Equities had a mixed week particularly in the US as investors seem to be preparing for the first rate rise in 7 years. On Friday the latest non-farm payrolls number showed an increase of 295,000, higher than expectations, while the jobless rate fell from 5.7% to 5.5%. Two-year treasury yields rose from 0.65% to 0.73%, suggesting bond markets are starting to bring forward interest rate expectations. We wrote on Friday that we believe at the next Federal Reserve rate setting meeting on the 17th and 18th of March, Janet Yellen will prepare investors for the first rate rise in June, after Friday’s data that outcome is becoming even more probable. As inflation and interest rate rise expectations continue to be raised, it is going to be even more important that the economic data continues to beat forecasts.
We have also said recently we now believe the behaviour of bond markets will determine equity price movements in the short term, an orderly rise in yields should not spook equities too much but a sharp rise will. This was clearly demonstrated on Friday as the fall in equities coincided with a fall in bond prices. What investors should bear in mind is that rates had to normalise at some stage and this should be seen in a positive light, as it should demonstrate a strengthening US economy.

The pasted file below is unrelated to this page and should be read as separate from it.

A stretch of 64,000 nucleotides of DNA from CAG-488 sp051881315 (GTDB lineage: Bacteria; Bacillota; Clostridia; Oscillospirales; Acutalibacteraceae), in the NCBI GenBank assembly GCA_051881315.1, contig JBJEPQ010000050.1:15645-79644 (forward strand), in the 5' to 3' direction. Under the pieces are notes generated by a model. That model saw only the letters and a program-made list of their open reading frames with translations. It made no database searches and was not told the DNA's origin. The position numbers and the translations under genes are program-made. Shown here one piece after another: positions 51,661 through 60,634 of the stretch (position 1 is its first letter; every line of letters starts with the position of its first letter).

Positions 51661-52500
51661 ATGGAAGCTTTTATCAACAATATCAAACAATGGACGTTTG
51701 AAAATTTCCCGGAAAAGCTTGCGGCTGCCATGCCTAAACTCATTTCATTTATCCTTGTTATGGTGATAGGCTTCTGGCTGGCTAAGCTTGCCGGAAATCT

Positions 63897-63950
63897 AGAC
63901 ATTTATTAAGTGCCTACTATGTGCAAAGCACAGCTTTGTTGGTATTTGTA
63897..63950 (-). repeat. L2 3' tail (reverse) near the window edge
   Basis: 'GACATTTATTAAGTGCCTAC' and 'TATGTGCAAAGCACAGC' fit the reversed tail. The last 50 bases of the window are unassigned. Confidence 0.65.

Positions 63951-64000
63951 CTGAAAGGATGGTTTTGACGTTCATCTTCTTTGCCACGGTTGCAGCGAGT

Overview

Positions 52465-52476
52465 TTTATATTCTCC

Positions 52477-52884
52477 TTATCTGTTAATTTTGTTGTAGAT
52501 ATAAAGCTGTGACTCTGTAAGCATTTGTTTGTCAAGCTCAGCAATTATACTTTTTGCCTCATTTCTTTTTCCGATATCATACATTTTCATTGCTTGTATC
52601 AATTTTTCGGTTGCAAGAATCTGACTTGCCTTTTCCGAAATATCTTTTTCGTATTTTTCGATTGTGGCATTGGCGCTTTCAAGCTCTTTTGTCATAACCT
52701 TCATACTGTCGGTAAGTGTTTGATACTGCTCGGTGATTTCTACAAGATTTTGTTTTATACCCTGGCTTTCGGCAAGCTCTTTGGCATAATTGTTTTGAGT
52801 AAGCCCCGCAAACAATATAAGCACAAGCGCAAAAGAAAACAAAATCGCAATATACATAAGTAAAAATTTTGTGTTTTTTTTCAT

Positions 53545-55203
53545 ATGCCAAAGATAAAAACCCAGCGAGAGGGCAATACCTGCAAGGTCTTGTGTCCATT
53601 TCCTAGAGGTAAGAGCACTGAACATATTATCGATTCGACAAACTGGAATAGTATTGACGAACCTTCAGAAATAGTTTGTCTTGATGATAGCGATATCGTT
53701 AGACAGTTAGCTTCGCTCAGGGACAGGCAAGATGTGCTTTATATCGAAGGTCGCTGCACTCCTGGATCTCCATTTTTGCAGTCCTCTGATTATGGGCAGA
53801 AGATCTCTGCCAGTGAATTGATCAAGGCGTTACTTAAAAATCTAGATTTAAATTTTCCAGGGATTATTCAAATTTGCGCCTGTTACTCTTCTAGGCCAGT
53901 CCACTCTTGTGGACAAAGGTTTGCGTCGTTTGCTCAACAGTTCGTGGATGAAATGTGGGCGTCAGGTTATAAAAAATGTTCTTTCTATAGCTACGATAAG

The past week saw money continue to flow into equities particularly from the retail investors, according to Meryl Lynch. Retail investors are often considered to be the ones last to the party, and professionals often believe just as the music is starting to slow down. The Vix rose over the week closing above 15.
After the weak close in the US on Friday equities in Europe may start on Monday in a cautious mode. Sunday’s Chinese export data may help to mitigate some of the weakness as the custom department reported a 48% increase in exports to the rest of the world for the month of February year on year. Further evidence of a slow down in the Chinese economy imports fell 20%, also higher than expectations.
A slightly quieter week ahead in the US for economic data, on Thursday we get the latest retail sales data and then on Friday Michigan consumer sentiment. Demand in recent treasury auctions has been waning and on Thursday the US have a 30-year bond auction, with the recent fall in bonds this auction may be watched more closely.
There is little of any interest during the week in the UK; the main event will be on Tuesday, as the House of Lords Economic Affairs Committee will interview Mark Carney. On Monday in Europe we get the latest reading of the Sentex investor sentiment, hopes will be that the recent improvement in economic data in Europe will be reflected in an improvement in investor sentiment.